Kishida’s government is tasked with addressing the issue. Being a leader of the conservative Liberal Democratic Party and a member of the right-wing nationalist group Nippon Kaigi, the new prime minister is unlikely to support breaking some 2,600 years of patrilineal tradition by opening the throne up to women or to men of the maternal line. But his spokesperson said Kishida will respect the findings of a government panel studying solutions to the problem, including allowing princesses who marry commoners to keep their imperial status, and selecting male heirs from former imperial family branches.
Christopher Harding, a historian of Japan who lectures at the University of Edinburgh, said the problem for conservatives goes beyond who sits on the throne.
“The difficult issue is the prospect of a child born of an empress regnant and a husband from outside the imperial family one day becoming emperor or empress,” Harding tells TIME. (An empress regnant is one who reigns in her own right, as opposed to one married to the emperor, who is known as an empress consort.) “That, in turn, would play into wider fears about Japanese culture gradually being eroded through a combination of domestic pressures and—say some conservatives—shadowy foreign forces out to weaken Japan as an international power.”
Controversy around Princess Mako and Kei Komuro
Japan has eagerly kept tabs on Mako’s relationship with Komuro since the couple announced their engagement in 2017, with a wedding originally set for November the following year. The two met in 2012 while studying in Tokyo’s International Christian University, and Japanese media initially stoked excitement over the match.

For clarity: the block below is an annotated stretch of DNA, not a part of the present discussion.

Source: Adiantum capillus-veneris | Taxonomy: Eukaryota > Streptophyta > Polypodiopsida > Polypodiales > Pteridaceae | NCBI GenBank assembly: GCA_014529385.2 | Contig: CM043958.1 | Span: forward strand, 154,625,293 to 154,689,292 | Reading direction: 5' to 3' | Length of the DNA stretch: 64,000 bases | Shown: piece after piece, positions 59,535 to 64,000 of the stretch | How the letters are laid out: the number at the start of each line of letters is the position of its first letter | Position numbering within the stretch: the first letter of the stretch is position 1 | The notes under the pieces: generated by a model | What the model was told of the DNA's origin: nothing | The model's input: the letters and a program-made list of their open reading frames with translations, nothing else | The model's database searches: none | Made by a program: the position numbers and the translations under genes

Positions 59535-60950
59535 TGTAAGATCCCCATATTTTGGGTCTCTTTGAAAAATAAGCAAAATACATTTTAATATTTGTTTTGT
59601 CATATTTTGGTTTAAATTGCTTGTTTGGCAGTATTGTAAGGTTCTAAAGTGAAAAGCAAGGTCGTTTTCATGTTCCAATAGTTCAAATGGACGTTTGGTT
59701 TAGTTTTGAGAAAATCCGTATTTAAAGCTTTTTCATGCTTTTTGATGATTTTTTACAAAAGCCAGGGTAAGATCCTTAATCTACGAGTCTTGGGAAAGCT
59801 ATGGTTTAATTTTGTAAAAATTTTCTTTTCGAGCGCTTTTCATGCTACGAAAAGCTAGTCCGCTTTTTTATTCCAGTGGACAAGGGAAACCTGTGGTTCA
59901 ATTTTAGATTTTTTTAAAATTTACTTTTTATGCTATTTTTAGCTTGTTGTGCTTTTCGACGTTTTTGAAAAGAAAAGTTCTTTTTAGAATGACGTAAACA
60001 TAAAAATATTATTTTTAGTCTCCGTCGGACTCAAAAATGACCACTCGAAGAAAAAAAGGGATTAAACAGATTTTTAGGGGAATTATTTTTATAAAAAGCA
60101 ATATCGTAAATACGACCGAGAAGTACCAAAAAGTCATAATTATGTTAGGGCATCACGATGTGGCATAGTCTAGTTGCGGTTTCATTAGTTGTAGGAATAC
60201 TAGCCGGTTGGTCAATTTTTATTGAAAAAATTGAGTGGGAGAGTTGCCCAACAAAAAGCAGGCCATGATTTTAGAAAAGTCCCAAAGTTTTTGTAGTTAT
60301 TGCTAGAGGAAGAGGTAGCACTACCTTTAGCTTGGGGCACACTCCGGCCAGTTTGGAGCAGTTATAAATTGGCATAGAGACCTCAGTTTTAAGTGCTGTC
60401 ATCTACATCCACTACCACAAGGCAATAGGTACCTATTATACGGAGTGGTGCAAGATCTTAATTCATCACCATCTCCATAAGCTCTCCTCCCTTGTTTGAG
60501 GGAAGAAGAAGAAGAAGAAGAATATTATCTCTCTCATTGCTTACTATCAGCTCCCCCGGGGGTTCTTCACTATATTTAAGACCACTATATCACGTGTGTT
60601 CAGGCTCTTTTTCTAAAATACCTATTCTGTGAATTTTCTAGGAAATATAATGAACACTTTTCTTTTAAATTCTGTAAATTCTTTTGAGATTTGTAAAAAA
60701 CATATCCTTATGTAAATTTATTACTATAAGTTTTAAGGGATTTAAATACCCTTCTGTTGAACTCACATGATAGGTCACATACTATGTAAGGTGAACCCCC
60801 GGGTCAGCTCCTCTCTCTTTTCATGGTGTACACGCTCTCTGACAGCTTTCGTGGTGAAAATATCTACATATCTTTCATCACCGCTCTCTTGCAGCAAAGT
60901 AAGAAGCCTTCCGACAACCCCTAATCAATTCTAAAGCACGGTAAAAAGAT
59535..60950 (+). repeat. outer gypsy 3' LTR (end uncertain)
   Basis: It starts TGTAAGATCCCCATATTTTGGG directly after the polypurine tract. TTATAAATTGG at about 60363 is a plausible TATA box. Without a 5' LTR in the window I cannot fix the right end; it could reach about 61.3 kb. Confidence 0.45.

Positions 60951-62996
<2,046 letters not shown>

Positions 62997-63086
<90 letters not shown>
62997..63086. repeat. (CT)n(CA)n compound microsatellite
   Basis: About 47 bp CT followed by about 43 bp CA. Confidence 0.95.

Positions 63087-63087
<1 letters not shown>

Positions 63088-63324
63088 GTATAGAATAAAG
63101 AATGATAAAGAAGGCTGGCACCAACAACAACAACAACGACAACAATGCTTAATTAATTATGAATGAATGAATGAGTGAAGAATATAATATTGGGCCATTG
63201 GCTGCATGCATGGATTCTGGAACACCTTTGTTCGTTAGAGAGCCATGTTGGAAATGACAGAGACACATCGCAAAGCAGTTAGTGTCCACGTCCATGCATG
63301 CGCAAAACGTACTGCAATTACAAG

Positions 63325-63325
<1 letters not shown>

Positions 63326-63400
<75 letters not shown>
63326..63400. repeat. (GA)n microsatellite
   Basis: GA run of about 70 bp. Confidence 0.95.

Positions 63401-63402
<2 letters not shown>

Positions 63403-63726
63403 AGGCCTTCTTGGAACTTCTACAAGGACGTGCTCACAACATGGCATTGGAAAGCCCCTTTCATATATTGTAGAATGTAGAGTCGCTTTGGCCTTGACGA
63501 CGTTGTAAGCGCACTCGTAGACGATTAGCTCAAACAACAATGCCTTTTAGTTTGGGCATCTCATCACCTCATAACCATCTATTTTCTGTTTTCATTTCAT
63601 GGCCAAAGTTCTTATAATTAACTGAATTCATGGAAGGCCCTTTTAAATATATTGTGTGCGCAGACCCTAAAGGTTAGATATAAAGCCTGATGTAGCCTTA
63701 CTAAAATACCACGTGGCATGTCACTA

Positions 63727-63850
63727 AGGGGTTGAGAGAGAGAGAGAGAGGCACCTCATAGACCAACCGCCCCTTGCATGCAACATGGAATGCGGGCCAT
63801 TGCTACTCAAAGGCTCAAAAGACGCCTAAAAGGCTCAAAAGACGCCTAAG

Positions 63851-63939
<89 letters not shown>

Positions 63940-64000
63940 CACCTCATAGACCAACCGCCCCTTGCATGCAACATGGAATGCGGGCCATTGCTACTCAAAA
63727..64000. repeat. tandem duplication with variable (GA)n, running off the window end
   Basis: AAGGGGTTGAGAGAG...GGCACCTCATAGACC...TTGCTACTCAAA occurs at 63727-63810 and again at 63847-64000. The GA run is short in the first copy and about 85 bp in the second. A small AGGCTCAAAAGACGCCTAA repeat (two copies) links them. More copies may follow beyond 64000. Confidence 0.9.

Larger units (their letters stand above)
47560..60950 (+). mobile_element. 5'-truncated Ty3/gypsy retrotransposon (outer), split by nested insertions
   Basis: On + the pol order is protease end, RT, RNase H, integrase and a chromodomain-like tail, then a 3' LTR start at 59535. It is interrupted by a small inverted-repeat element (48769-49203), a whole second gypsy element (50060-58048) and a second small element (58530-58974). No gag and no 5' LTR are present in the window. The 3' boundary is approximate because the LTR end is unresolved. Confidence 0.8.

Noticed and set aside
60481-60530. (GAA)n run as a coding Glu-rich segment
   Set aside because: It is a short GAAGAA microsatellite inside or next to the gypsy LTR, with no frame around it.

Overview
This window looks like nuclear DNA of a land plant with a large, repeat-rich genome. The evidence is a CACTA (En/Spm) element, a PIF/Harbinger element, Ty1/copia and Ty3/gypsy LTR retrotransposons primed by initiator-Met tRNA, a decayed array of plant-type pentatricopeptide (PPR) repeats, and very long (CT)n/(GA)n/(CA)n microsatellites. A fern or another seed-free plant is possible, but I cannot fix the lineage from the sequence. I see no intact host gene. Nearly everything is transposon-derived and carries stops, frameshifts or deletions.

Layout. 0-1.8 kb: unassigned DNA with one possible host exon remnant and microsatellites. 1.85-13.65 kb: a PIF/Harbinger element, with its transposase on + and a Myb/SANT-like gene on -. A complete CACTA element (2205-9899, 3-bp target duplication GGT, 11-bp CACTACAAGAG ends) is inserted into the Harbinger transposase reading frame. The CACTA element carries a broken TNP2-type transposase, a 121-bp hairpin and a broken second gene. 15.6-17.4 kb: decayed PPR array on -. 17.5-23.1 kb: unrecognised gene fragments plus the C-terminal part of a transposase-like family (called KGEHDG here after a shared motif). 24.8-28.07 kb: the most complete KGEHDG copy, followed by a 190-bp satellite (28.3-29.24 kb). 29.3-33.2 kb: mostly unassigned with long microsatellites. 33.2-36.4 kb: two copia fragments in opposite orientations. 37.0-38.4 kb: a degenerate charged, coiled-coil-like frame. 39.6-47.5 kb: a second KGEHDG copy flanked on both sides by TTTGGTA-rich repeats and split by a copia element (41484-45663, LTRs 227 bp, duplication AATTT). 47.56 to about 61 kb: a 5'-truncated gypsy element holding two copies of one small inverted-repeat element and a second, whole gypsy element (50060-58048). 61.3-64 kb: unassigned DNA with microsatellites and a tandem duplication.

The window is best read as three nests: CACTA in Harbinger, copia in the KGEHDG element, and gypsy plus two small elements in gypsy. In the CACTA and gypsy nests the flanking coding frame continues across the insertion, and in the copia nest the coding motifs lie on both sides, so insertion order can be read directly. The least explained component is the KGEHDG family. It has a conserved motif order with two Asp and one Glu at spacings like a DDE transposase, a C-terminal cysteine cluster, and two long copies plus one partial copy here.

But this quickly soured after reports of a financial controversy involving Komuro’s mother and her former fiancé in 2018. Their wedding was then postponed indefinitely, with the imperial family largely silent on the issue. Komuro went to New York in August 2018 to pursue a law degree, but the two did not escape media scrutiny. Komuro spoke on the allegations against his mother earlier this year, and reiterated that he would still marry the princess.
Read More: The Monarchy’s Troubled History With Race
On Sept. 27 this year, after his graduation, Komuro returned to Japan to wed his fiancée—following which the couple plan to leave for the U.S.—but local tabloids were more fascinated with his new ponytail. Media coverage of the couple has been so critical that Princess Mako was suffering from a form of post-traumatic stress disorder, according to a spokesman of the Imperial Household Agency, cited in the broadsheet Mainichi Shimbun.
Kingston believes the media brouhaha reflects concerns among Japanese people that Komuro is not someone suited for marrying into the imperial family. “Who would want to put themselves in that pressure cooker and that goldfish bowl and have every move scrutinized and criticized?” he asks.
But for Yoshikazu Kato, a director of a Tokyo-based research and consulting firm Trans-Pacific Group (TPG), the unrelenting criticism reflects a shift in the imperial family’s relationship with the Japanese public. Questioning the royal family, an important symbol of Japanese culture, was once considered taboo. Kato now believes it’s time for the imperial household to be more open to discussing issues.
“Mako’s case is a good thing—it provoked a critical discussion,” Kato tells TIME. “This means progressive rather than conservative.”